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REAGENT, April 11, 19R3, page 8 SWORDS into plowshares. .. or th GENERALS come to NEW COLLEGE by Rick Doblin Most of my articles have focused on accentuating various aspects of the New Col community; improving Hamilton Center, expanding the work of the Environmental Studies to encompass a wide interdisciplinary creat1on of a publication and a televised class for the local community, and in general enlarging the social, sexual and intellectual freedoms our college I have tried to anew the process of defining the unique New Collepe vision, and of of a series of detailed steps toward the realization of certain goals. I did not dwell overmuch on the details, for the first step is the creation of a shared desire. This article will be similar to the others but perhaps a bit more removed from practical sugges tions; at the same time these ideas are the furthest extension of my thinking concerning New College. After this article the sea of details will swallow me up until the community develops, criticizes or refines these ideas or creates new ones entirely. You say you want to talk about revolution Well, you know we all want to the world You know you can cou n t me o u t Don't you' know it's P.oing to be allright You say you want to talk about revolution Well, you know we all want to see the plan THE BEATLES 'Jery simply put, it is necessary for us to learn skills with which we can earn a living. It is also our responsibility to ensure that we have a future in which we can earn a living. This future is no sure In the last ten years there have been over two hundred computer false alarms of a Soviet nuclear attack. Our bombers were airborne, missiles ready, submarines ready and three times we came within six minutes of launch. Nuclear bombs have fallen by mistake from airplanes and six of the.seven safety mechanisms were triggered. As the worlds' resources are squandered on military preparations and warfare, billions of people go to bed(if they have one) hungry. Every second a human dies of starvation somewhere in the world. What can we do? Watch T.V., gossip, get high, get drunk, work, make love, cry, memorize trivia, laugh? It seems the main we can do is become informed and develop the emotional maturity to face the complexities of living responsibly. Perhaps the greatest underutilized asset of New College is General Heiser. There are War Colleges everywhere, why not a Peace College? Why not here? If I am not for myself, who will be for me? If I am for myself alone, what am I? And if not now, when? Hillel Two weeks age the movie "The Battle of Algiers" was shown in the T .A. rt was about a group of people trying to throw off a colonial gov that was more than willing to torture, murder, nomic g ain. Part of the focused on the strategy sess1ons of the French Army as they discussed methods of destroying the revolution. Another segment of the movie showed us the. debates of the revolutionaries. It became clear that in a war intelligence and information act as an incredible amplifier of force. We may only be involved in a cold war. but war it is. All of us here in Sara sota are in an area targeted to be destroyed by nuclear weapons. We need information from those that really know what is on. General Heiser is uniquely qualified to teach us. Nancy McEldowney, an '81 New graduate in theol-ogy, is studying international relations at the University of Florida in Gainesville. She had no background in international relations but wanted to take a graduate seminar on u.s. military strategy. The instructor, upon hearing that she had graduated from New College, admitted her to the class despite the fact that he denied entrance to quite a few others without the Spanier res ected New Col ac ar im n a es-ville, mostly to R OTC people, a ,few C.I.A. agents on educational leave, and foreign service hopefuls. The other half of his time is spent at the Naval War Academy. He roomed with Henry Kissinger and authored several books. He feels passionately that military and nuclear strategy should not be entirely the province of the military. He knows that civilians can understand these issues if fully informed. He also knows that takes a great deal of effort to truly understand and be current. He feels that our country is built on the premise that our military is under the direction of the civilian population who through their representatives make policy. Our military people are to a large extent our peacemakers and it behooves us to listen to them in much the same way they listert to us. With so much information, misinfor mation and disinformation cir culating around us, it seems that only an academic setting will provide all the tools we need to analyze the issues. My proposal is simple. John Spanier teaches the peo-ple whose fingers are on the trigger, and he also teaches Nancy. If we appreciate the talents, experience, and-connections of General Heiser, Dr. Barylski, Dr. Bates, Dr. Benedetti, and Dr. Lewis we can attract the best military and strategic minds to New College to teach a civilian population. Eventually, we could have one hundred students from around r! the world taking classes in ( all the existing areas, but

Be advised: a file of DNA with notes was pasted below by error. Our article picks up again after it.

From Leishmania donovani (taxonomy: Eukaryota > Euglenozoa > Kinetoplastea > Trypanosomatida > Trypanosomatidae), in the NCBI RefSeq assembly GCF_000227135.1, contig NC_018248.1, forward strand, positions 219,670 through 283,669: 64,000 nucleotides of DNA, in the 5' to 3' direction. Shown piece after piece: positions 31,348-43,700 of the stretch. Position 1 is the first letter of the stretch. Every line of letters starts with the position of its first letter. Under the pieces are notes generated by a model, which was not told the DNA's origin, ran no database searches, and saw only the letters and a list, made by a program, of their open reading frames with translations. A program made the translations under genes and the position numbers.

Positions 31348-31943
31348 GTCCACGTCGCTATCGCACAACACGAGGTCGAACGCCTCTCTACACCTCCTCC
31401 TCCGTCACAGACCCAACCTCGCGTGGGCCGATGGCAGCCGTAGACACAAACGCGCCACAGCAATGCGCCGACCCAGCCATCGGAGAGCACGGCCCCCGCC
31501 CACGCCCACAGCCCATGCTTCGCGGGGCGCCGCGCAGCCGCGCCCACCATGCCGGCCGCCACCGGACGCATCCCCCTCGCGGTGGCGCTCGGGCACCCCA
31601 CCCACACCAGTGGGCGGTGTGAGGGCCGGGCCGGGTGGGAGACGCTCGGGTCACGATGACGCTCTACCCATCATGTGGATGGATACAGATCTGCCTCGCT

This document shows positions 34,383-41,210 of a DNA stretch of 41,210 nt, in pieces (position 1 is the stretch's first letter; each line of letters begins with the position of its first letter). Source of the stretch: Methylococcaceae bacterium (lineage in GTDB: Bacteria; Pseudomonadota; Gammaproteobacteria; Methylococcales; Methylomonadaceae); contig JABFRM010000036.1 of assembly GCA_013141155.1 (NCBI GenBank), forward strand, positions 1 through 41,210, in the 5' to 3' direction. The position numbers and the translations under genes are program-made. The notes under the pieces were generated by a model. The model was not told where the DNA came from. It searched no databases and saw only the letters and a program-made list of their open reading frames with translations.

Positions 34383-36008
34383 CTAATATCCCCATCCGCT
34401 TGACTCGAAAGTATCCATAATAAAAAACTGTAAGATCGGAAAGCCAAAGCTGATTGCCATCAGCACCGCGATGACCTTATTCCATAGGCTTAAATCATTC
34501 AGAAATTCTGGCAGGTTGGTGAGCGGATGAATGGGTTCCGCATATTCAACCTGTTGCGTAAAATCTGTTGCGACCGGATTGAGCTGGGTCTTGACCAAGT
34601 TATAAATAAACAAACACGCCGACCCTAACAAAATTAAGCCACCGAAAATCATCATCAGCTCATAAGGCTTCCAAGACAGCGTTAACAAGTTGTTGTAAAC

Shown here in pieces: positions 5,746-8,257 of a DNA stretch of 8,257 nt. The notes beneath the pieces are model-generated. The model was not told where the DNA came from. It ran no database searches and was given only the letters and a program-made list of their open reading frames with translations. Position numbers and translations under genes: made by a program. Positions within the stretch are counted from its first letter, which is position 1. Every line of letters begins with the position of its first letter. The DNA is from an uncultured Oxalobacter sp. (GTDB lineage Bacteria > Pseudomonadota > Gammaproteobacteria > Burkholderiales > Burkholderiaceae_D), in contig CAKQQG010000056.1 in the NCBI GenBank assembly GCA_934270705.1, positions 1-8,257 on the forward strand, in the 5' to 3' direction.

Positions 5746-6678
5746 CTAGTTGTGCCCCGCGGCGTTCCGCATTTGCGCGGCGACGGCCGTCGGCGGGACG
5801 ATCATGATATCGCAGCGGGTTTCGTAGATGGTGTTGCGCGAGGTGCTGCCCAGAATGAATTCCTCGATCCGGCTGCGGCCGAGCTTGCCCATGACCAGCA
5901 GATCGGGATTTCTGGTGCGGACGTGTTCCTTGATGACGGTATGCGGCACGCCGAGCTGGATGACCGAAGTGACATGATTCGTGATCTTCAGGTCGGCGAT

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REAGENT, April 11, 1983, page 9 SWORDS, continued majorinR in Conflict Resolution or Military Strategy. Classes could be offered in Nuclear Strategy, Conflict Resolution, the Causes of \/Jar, Aggression in the Human Species, Warfare as Politics, Economics of War Alternative World Futures, Disarmament Strategies, Nuclear Physics for Humanities Majors, Power, Nuclear lrJaste and Disposal, Negotiation Techniques, History of War, The Death Instinct in Religion and etc. etc. etc. It is obvious that these classes must be approached from a multi-disciplinary perspective which is what New College nrides itself The Old, the Young, the RESPONSIBLE I by Randall Lanier on. On March 31, a silen.t "vigil" was held by the Coalition for Survival outside the Hyatt House, aimed at encouraging Congressman Connie Mack to vote YES on House Joint Resolution number 1J. HJR 13 calls for a bi-lateral, verifiable nuclear freeze. Arriving early, almost all the protestors seemed to be rather old to be demonstrating on such a cold, windy day--but these people were obviously not It is a _very commonly for-ready to retireL Soon, groups fact that New College of NC began to appear, began as a church affiliated eventually comprising a good institution and that a large percentage of the demonstrators. part of church money was spent This diversity of ages further to create this college. It is proves that nuclear technology therefore entirely possible that and the threat of war are all this connection could be renewed encompassing issues. by General Heiser, and that the Lillian Jaros, coordin-church might be willing to ator for the Coalition for Surspend to endow one vival, feels this threat chair in Military for is soon to become more pronounced. ?eace. There are many wealthy The US plans to place cruise and individuals in this community Pershing II missiles on strate-who have both the cash and the gic locations in Europe, includ-ideals to see the importance of ing 96 cruise and 108 Pershing such a project, and who would in West Germany, 160 cruise in be more than willing to fund Great Britain, 112 in Italy, all or part of the chair. This and 48 in Belgium and the Neth-is a central political and moral erlands. flanned deployment issue for our time; money can takes place this December! be found to investigate it from The difficulty of detect-a wide variety of sources, and ing cruise missiles and the pro-students of an excellent qual-ximity of a Pershing bomb fleet ity could be attracted from will the Soviets into a around the world. As with all defensive posture. greatly am.. .. the chance or an ac1 nta1 nuclear war, and giv-of the community. ing the "first strikers" more The chair could be admin-confidence in their insane be-istered in the same way as the leif that a nuclear exchange Mac Arthur Foundation funding be won, or even limited. is, meaning that professors would The Coalition's March 31 come here for one year each to press release centered on permit a variety of viewpoints. ident Reagan's recent public These teachers should have de-emphasis on space and laser tech-bated and created our present nology, as a means of assuring policies at the hivhest levels. national security. Citing pro-They should come from active fessional opinions on the ef-or retfred military or civil-fectiveness of such defense ian theoreticians. Classes systems, the Coalition clearly in September '83, presented the absurdity of de-and 1f possible the endowment fending anything from a nuclear secured by then. Announcements war. should be placed in major, nat-The proposed laser defense ional magazines, among relig-system would cost $200 to 300 ious P..:roups, in the high schools, Billion "for hardware alone, dis-within the military, within the regarding outlays for research spectrum of the various nuclear and development," as cited from groups, and internationally, as Dr. Cooper, director of the Def-we 11. Perhaps we could have ense Advanced Projects 25 students here for tkis Septem-Agency ber, 1984, building to a few "Furthermore," there-hundred in a few years. This lease continued, "such a system timetable may be off by one would have to be 100% effective, yearJ but if it takes than because even if less than 1% that it won't happen. got through, it would be sufficient to destroy the country as New College began less than a viable entity; and while re-twenty-one years ago. Some feel research and development phases that the vision has atrophied. would continue for decades, We do need to expand; why not weapons proliferation on both into the most central academic sides would take place at a debate of the ae;e? Certainly dangerous pace ... we will attract more students The Reagan administ-here and regain national atten-ration, with its affection for tion. considering "first strike" or General Heiser, teach us "liroited nuclear war" options, about warfare so that together makes the whole game more deadly, we can truly become peacemakers. and the passage of HJR 13 more As a : know that urgent. there is sufficient interest for Thus far opponents of a class beginning in September HJR 13 have succeeded in blockon any aspect of your mil-ing the bill with a "filibuster 1 tary experience and know.1ee1ge by amendment as Mrs. Jaros that you care to teach us. Yes, phrased it. To be effective help us to understand our com-the bill must pass without plex world emasculating proposed so far. The Coalition wants the bill passed without amendments a! as does at least a representative fraction of the NC student body. Mrs. Jaros said hopefully that HJR lJ would be votedon by April 1 J, "if the amendments : proposed do not slow it down further." Her doubt about there being no further crippling ammendments to block the bill was obvious. Florida is not among the States to vote for a nuclear freeze, and Senators Chiles and Hawkins, as well as Congressman Mack, are not overly supportive of HJR 13. I The Vietnam era taught many Americans the power of cooperative, persistent action to effect change. Demonstrations like that held by the Coalition for Survival on March 31 are much needed reminders to our representatives that they cannot ignore the people if they wish to remain in office. Even more important, they demonstrate the omnipresent fear of nuclear war. "The Coalition for Survival crosses all political religious, racial, and age iines," and seeks closer ties to NC it for the resource it an be, on March 31! Political TSblrts Sdkscreened n qualo!'< t COO< cotton FREE BUTTON 01 BUMPEASTICKER wrth eac Sh rt purchased w h lhiS ad' COLORS Navy ll d.Biacl\.5695 t 00p&h ea ADULT SIZES StviL XL Specrty your ChOICes' CATALOG S50 0< FREEw,ord<'f Ser>dlo PEACEMEALGRAPHICS. DEPT 583, P.O. BOX 172 MJ. PliTSBURGH. PA 15230 OPeacemeal Graphrcs 1979 t 9(!1